With a heart from the GTI hot-hatch and overachieving manners and materials, this Veedub's worth a few more bucks
Volkswagen is a company of two minds right now. On one front, you have vehicles like the new Jetta and Passat, products built specifically to a price that is right in the heart of the market. Then, there are product like our subject here, the 2012 Tiguan. It's the kind of machine VW built its solid gold reputation on. To get behind the wheel of this compact SUV means plunking down $27,875, significantly more than rivals like the Kia Sportage at $21,995 and even a bit more than a top-selling Chevrolet Equinox at $26,315. Here's the thing, though: those few extra dollars are worth it. As has long been the case with Volkswagens, pay a little more and you get a little better built vehicle. It's a trend that's changing with those new gotta-be-priced-just-right Jettas and Passats, but the Tiguan still feels like a vehicle engineered for the class above where it competes.
The Tig's been given a slight overhaul for 2012. It's mostly cosmetic touches to being the five-seater in line with the Veedub family's new conservative looks. The powertrain's unchanged, but an all-star nonetheless. It's powered by the same 2.0-litre turbocharged and direct injected four-cylinder engine as the famed Golf GTI hot-hatch, here making a solid 200 horsepower and 207 lb-ft of torque. In a strange twist for Volkswagen Canada - which usually offers two or three engine choices in each model - the 2.0T is the only mill offered under the Tiguan's hood. At least it finds a happy medium between surprisingly swift performance and fuel economy, officially rated by the Feds as good as 9.7 L/100 km city and 7.6 highway.
It's disappointing that the bottom two of the Tiguan's three trim levels (Treadline, Comfortline and Highline) come with a manual transmission. Not that we're against shifting ourselves, but it's a fact that most shoppers in this category opt for an automatic gearbox. You should instantly add $1,400 to the sticker of this VW is you want its six-speed auto.
On the street, the Tiguan remains the quiet, smooth and solid handling rig it’s been since debuting in 2007. Befitting any German car worth its lederhosen, the SUV feels likes it would be comfortable far beyond the speeds were limited to here in Canada.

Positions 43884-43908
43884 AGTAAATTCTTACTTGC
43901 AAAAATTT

We do wish the steering didn't have such airy-fairy feel and - here's a first for us - avoid the optional $2,000ish Sport Package unless you're a fan of some seriously stiff suspension.
We had a full weekend of errands and family visiting to trundle through when I test-drove the Tig, so I can vouch for its usefulness as a ride for a young family. Being a European-designed machine, the VW's noticeable compact too - over one foot shorter than that Chevy Equinox - but feels no less roomy inside. Kudos to Wolfsburg for some brilliant packaging here.
The Tiguan's interior's pretty much unchanged from last year and is a simple, easy-to-live-with design with lots of storage spot. The driving position's very chair-like and the dashboard seems tall and upright, so shorter drivers are encouraged to make sure they can find a comfortable seating position before signing on that dotted line.
Quality, as we've mentioned, is A1 here. All the materials feel above-class as does fit and finish. Too bad the light beige interior of our test car seems to get dirty so easily. Black's available as well, but not the brown seats shown in our press shots.
Unless you opt for the full-jam $38,375 Highline Tiguan (more thoughts on it later…), adding all-wheel drive to this VW will run you another $3,400. The 4Motion system's a pretty stellar setup though, able to adjust the power going to each wheel individually to maintain grip and stabilities (in terms of the vehicle and the driver's mental state…)
Three across the back row of this Veedub may not be the most spacious experience, but the rear seats do recline, slide fore-and-aft to max-out cargo or legroom, and split-fold 60/40.
We're torn on the design of the rear hatch, too. While the opening's nice and low to ease lifting heavy objects in, the actual release button is way, way down in the license plate box and gets dirty in all but the sunniest of driving conditions. Yuck.
An entry-level Tiguan's equipped with a fine suite of basics, but if you can make the walk to the $31,375 Comfortline model, it's recommended. A panoramic sunroof, leatherette seats, 17-inch alloy wheels, a premium touchscreen radio and a leather-wrapped multifunction steering wheel all come online here.
Perhaps the best way to wrap-up here is to come back to that Tiguan Highline model mentioned above:
You see, Audi Canada is having trouble getting enough Q5 compact SUVs to satisfy demand. I'd point those yearning customers across the parking lot to the Volkswagen dealership at a top-shelf Tiguan. Sure, the badge on the nose is not as premium as the four-ringer and some exotic luxury toys are missing, but this SU-VW can be quite the premium machine.
Between its class-above driving manners and gear like navigation, adaptive bi-xenon headlamps, 18-inch wheels, rain sensing wipers, iPod connectivity and dual-zone climate control, it's an Audi in Wolfsburg clothing.
After all, isn’t that what VWs are supposed to be all about?